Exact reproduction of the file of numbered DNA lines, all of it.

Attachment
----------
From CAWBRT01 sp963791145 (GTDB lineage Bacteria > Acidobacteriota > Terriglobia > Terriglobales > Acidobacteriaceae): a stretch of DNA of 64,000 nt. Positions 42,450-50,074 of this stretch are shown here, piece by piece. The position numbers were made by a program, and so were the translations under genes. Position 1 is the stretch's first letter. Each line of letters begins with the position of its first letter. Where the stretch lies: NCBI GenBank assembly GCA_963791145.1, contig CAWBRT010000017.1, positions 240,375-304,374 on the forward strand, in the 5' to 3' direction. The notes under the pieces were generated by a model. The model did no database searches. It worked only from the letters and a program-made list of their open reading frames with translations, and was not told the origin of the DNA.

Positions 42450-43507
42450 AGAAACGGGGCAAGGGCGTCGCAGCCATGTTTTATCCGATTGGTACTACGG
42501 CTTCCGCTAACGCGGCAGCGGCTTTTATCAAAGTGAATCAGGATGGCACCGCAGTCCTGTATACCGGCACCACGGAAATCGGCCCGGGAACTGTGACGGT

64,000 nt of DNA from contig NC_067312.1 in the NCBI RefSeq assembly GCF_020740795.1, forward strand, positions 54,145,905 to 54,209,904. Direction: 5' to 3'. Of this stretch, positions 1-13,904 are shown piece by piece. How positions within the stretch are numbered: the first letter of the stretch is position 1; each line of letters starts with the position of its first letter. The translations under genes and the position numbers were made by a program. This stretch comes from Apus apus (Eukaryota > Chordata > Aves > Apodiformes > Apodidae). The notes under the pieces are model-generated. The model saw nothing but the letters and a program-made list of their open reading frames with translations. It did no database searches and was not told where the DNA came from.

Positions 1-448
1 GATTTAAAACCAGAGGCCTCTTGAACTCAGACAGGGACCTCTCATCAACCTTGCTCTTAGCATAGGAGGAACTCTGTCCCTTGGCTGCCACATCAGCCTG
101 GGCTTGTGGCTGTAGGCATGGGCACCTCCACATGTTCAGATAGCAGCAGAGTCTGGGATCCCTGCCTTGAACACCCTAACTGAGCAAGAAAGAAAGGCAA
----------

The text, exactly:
From CAWBRT01 sp963791145 (GTDB lineage Bacteria > Acidobacteriota > Terriglobia > Terriglobales > Acidobacteriaceae): a stretch of DNA of 64,000 nt. Positions 42,450-50,074 of this stretch are shown here, piece by piece. The position numbers were made by a program, and so were the translations under genes. Position 1 is the stretch's first letter. Each line of letters begins with the position of its first letter. Where the stretch lies: NCBI GenBank assembly GCA_963791145.1, contig CAWBRT010000017.1, positions 240,375-304,374 on the forward strand, in the 5' to 3' direction. The notes under the pieces were generated by a model. The model did no database searches. It worked only from the letters and a program-made list of their open reading frames with translations, and was not told the origin of the DNA.

Positions 42450-43507
42450 AGAAACGGGGCAAGGGCGTCGCAGCCATGTTTTATCCGATTGGTACTACGG
42501 CTTCCGCTAACGCGGCAGCGGCTTTTATCAAAGTGAATCAGGATGGCACCGCAGTCCTGTATACCGGCACCACGGAAATCGGCCCGGGAACTGTGACGGT

64,000 nt of DNA from contig NC_067312.1 in the NCBI RefSeq assembly GCF_020740795.1, forward strand, positions 54,145,905 to 54,209,904. Direction: 5' to 3'. Of this stretch, positions 1-13,904 are shown piece by piece. How positions within the stretch are numbered: the first letter of the stretch is position 1; each line of letters starts with the position of its first letter. The translations under genes and the position numbers were made by a program. This stretch comes from Apus apus (Eukaryota > Chordata > Aves > Apodiformes > Apodidae). The notes under the pieces are model-generated. The model saw nothing but the letters and a program-made list of their open reading frames with translations. It did no database searches and was not told where the DNA came from.

Positions 1-448
1 GATTTAAAACCAGAGGCCTCTTGAACTCAGACAGGGACCTCTCATCAACCTTGCTCTTAGCATAGGAGGAACTCTGTCCCTTGGCTGCCACATCAGCCTG
101 GGCTTGTGGCTGTAGGCATGGGCACCTCCACATGTTCAGATAGCAGCAGAGTCTGGGATCCCTGCCTTGAACACCCTAACTGAGCAAGAAAGAAAGGCAA